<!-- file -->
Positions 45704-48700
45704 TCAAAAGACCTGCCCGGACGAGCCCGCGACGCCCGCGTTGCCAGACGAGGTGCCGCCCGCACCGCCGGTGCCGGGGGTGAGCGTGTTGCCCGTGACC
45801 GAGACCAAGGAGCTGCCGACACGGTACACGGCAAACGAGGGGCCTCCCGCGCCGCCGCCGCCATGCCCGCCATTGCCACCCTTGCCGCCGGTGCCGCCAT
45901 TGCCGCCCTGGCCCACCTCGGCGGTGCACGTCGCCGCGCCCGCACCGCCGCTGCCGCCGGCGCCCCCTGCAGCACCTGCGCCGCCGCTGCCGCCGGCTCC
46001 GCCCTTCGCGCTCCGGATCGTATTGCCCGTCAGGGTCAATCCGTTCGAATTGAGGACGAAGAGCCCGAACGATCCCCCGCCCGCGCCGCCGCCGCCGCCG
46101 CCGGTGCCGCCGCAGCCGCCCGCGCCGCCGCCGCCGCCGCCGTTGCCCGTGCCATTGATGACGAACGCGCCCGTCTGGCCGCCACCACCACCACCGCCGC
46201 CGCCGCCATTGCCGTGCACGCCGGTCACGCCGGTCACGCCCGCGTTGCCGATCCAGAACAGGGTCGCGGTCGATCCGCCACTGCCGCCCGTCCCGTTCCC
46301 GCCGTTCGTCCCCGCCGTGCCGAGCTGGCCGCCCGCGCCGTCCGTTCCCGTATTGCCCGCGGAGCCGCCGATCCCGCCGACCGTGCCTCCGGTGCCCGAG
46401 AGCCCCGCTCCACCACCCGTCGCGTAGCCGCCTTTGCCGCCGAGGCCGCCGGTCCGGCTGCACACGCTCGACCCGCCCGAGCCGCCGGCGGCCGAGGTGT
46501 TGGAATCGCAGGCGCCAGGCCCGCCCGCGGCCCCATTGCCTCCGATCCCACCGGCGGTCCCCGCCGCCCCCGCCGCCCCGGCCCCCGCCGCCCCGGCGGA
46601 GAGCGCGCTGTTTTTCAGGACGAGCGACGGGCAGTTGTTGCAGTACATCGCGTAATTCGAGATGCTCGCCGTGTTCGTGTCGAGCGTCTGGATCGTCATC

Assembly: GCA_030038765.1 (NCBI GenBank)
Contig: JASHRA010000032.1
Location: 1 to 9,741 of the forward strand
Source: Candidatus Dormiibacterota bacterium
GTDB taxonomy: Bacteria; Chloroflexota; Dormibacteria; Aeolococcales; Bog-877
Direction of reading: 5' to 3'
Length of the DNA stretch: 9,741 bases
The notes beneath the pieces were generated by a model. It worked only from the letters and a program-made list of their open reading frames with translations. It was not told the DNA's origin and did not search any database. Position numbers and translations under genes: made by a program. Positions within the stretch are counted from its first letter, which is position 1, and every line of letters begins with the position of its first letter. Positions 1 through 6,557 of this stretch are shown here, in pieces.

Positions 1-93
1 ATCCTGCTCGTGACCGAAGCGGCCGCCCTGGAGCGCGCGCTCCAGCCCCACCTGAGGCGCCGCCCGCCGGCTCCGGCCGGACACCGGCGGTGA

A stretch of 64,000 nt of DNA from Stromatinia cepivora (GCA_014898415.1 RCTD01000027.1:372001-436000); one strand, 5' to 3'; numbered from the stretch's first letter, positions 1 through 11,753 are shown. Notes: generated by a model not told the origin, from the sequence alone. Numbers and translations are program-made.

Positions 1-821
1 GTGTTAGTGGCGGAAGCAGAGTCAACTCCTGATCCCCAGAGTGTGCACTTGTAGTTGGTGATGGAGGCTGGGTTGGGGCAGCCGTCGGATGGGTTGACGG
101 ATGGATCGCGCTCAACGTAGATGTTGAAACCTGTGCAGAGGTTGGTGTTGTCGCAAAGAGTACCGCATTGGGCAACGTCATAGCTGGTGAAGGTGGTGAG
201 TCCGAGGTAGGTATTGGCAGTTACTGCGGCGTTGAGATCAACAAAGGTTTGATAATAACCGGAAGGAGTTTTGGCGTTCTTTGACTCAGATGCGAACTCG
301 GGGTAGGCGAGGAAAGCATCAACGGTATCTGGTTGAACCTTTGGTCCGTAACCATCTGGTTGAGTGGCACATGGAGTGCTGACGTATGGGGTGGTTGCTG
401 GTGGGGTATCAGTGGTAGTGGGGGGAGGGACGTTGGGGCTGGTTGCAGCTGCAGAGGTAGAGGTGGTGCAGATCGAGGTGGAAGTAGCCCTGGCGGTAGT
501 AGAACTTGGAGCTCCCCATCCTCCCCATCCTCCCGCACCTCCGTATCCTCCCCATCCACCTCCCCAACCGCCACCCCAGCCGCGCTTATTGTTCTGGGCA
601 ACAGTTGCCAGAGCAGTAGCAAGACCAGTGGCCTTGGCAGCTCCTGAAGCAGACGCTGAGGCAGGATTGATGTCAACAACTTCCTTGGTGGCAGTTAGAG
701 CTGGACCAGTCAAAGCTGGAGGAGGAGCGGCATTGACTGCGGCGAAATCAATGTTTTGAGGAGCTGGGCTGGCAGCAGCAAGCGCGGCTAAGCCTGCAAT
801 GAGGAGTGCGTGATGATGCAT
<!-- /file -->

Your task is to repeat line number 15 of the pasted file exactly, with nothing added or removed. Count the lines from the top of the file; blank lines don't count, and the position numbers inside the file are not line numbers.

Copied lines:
Source: Candidatus Dormiibacterota bacterium